Imagine Science Film Festival: Voices of Genetic Counsellors: So Much More Than Just a Test
23rd October 2020
2020 Festival Description (from Imagine’s website):
This year’s 13th edition will be fully online due to the current world crisis we’re living in. It was critical nevertheless for Imagine Science to have the festival as we’re committed to communicating science, especially in a time where facts can easily be distorted through media channels causing misunderstandings, fears and anger in our world. People crave to understand scientific facts and stories around how our cultures and societies are intimately linked to science. We hope it also gives people hope for a better future where priorities are recalibrated and where we can act to stop some of the major issues we’re facing – starting with a vaccine against COVID-19 but also tackling climate change, ecosystems in peril, pollution, and contamination, among others global issues.
The festival kicks off on the evening of October 16 with an ambitious schedule including 28 programs with over 80 films, with 30 countries represented. For the first time, the festival broadens its selection of feature films and explores new ways of putting science in the spotlight. It also introduces the movement of Science New Wave where we celebrate cinematic work that encourages bold, hybrid new forms of scientific storytelling.
Over the course of eight days, we will have provocative documentaries that explore the intersection of science and society, compelling scientific fictions, mesmerizing scientific imagery, and engaging film experiments.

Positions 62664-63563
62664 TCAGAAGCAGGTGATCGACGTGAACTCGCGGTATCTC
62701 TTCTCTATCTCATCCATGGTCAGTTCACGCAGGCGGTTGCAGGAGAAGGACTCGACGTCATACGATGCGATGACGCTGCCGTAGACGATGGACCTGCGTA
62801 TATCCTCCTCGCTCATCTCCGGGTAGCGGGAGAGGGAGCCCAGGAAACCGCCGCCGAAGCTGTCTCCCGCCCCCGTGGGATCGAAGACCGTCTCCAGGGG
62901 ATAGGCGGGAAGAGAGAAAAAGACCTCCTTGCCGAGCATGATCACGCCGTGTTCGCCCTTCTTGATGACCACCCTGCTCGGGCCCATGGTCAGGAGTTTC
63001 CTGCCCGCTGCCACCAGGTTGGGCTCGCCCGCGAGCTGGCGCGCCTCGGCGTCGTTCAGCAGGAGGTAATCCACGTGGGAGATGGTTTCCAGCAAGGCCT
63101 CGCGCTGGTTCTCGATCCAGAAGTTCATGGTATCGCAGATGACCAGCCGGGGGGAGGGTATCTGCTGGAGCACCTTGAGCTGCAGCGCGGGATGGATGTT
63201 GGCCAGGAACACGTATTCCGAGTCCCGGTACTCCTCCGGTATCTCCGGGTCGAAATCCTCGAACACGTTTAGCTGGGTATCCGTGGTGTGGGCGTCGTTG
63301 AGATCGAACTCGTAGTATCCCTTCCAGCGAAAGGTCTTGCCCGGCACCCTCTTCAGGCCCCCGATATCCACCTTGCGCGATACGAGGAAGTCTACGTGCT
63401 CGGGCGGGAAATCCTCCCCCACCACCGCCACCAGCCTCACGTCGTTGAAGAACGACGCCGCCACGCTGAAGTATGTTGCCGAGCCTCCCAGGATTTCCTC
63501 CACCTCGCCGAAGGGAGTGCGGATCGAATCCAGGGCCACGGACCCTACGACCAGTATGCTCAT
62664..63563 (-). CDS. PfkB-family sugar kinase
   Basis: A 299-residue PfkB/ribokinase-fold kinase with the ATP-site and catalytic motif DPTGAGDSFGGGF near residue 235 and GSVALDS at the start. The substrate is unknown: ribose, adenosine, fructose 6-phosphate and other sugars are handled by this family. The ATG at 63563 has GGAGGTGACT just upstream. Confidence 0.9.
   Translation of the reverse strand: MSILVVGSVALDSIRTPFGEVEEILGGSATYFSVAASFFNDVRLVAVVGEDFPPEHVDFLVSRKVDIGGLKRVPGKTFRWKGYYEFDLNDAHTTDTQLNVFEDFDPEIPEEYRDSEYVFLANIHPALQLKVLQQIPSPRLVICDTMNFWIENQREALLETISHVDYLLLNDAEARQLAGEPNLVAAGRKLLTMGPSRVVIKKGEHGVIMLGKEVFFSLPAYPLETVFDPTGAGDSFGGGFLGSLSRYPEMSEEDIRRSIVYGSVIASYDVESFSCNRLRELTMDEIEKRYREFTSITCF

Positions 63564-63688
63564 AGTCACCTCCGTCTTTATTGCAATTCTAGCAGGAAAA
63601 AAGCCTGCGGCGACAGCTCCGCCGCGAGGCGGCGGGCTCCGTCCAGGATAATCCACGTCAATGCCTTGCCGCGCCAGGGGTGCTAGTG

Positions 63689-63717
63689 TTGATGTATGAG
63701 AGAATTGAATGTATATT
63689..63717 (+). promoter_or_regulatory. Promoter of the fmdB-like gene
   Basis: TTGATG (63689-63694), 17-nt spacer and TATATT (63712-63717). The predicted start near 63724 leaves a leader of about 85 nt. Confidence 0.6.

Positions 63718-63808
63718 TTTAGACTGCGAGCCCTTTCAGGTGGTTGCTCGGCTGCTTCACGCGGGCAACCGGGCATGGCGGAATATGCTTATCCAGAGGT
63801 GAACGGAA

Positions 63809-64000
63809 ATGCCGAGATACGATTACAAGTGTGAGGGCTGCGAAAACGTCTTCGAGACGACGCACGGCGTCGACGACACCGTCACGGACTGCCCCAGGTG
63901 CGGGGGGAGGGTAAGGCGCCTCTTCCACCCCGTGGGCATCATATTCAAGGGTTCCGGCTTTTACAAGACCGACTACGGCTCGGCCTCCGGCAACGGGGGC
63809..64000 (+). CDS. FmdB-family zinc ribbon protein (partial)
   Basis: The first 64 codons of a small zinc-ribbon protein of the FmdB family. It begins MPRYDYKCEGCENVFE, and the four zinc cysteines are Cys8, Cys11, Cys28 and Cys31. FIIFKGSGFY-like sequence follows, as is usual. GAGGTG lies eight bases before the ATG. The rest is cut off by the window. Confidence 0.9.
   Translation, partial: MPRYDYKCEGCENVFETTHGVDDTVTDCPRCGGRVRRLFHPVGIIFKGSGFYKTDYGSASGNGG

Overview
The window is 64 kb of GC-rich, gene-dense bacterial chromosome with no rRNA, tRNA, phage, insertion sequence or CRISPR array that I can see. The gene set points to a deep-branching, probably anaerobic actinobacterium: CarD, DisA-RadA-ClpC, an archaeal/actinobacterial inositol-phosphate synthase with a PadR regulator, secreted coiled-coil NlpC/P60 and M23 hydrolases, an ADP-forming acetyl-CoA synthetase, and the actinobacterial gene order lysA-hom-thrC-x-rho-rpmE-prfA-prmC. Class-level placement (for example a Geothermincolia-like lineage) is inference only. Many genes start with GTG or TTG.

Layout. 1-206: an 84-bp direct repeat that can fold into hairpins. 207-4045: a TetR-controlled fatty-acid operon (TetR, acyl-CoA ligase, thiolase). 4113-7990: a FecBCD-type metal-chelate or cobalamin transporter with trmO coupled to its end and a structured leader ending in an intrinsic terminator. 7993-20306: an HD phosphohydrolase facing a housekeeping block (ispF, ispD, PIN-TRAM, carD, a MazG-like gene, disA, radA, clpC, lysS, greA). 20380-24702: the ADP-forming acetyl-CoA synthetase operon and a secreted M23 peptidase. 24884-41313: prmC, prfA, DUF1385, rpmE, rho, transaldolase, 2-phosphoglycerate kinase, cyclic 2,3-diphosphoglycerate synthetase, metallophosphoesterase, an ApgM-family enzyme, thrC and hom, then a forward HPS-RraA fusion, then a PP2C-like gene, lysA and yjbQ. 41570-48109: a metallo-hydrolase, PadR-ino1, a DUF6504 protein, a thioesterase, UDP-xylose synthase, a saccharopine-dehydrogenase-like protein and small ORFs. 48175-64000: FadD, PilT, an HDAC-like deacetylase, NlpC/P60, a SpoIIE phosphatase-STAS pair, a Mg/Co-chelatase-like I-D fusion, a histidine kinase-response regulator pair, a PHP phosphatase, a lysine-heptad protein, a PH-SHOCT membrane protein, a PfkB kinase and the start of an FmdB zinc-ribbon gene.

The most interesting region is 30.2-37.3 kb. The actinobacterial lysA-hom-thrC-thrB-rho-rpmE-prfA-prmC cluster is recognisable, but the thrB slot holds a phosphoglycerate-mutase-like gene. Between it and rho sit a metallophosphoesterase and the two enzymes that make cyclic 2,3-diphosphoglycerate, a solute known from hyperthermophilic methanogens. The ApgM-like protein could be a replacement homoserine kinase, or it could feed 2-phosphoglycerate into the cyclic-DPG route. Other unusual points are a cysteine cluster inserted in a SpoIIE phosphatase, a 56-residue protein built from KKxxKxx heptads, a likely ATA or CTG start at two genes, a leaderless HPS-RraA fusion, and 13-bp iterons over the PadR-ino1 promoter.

This year our theme is MIGRATION and we explore this concept in all of its facets. We will also be featuring films and online works of any and all other genres, methodologies, and subjects that, as always, push the boundaries of the science narrative.
According to our Artistic Director & Founder Alexis Gambis, “The Imagine Science Film Festival plays an important role in today’s time as we’re living through uncertainties; better science communication and radical experimentation at the intersection of arts and sciences are ever-so critical.” Our new Programming Coordinator Wangechi Ngugi says about the programming: “We have an eclectic program composed of 26 features and 58 short films touching on relevant issues affecting the world today and showing how science and art are important and more powerful together than apart.” Our Festival Coordinator Veronica Castillo adds: “Now more than ever we need to get more involved with science, virtual or physical, the festival must show on and we’re holding a few surprises for our online networking.”